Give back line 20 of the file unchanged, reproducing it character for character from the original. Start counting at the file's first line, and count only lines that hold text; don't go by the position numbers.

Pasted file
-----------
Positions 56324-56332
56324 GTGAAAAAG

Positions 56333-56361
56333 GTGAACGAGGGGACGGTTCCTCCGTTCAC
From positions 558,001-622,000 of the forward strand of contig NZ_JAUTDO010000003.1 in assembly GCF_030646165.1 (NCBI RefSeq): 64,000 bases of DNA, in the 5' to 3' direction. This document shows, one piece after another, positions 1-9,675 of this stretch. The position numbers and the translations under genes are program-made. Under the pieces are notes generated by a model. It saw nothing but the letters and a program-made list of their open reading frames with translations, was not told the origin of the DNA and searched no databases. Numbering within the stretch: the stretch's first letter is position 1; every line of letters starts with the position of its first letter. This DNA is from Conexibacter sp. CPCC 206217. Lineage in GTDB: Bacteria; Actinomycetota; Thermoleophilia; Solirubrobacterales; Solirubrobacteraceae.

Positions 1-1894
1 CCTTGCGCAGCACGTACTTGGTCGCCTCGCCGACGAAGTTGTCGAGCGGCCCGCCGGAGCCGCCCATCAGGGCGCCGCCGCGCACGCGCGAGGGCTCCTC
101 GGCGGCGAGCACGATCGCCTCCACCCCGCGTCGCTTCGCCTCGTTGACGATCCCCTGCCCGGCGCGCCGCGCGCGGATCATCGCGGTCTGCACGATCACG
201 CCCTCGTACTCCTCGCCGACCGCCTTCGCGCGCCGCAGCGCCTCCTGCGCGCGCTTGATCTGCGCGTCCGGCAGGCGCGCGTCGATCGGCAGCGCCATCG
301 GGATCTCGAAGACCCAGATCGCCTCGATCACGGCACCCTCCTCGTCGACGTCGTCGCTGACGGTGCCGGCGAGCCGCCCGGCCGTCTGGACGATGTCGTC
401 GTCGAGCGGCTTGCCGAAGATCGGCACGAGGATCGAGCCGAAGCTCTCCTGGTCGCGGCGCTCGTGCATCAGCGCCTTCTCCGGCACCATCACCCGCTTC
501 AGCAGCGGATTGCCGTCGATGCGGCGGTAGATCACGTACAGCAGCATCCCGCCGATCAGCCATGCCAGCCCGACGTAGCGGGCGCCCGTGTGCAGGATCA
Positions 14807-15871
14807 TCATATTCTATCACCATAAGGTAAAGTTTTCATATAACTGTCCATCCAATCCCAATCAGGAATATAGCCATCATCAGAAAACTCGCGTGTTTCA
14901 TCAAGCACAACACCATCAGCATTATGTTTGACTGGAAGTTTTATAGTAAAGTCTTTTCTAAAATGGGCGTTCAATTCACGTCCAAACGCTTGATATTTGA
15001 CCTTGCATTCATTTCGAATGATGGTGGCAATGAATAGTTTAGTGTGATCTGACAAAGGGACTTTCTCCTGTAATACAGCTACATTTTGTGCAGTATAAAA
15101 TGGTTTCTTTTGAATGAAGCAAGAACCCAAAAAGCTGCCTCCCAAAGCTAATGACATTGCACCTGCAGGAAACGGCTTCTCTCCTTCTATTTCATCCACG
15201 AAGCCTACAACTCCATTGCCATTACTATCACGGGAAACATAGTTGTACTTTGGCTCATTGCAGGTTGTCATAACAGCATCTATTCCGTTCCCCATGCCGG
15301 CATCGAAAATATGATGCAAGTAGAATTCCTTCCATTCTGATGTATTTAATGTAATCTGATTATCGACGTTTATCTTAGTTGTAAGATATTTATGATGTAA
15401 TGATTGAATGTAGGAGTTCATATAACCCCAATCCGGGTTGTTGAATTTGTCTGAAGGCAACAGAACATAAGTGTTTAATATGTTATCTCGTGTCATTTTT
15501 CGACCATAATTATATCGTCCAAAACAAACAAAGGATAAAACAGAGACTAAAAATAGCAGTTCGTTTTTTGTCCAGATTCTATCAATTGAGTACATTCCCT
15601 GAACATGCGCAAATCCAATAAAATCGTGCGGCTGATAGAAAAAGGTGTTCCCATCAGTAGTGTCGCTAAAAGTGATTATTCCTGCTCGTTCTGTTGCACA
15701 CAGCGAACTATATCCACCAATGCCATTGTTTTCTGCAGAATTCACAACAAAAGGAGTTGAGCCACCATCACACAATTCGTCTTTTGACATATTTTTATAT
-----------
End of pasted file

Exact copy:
15401 TGATTGAATGTAGGAGTTCATATAACCCCAATCCGGGTTGTTGAATTTGTCTGAAGGCAACAGAACATAAGTGTTTAATATGTTATCTCGTGTCATTTTT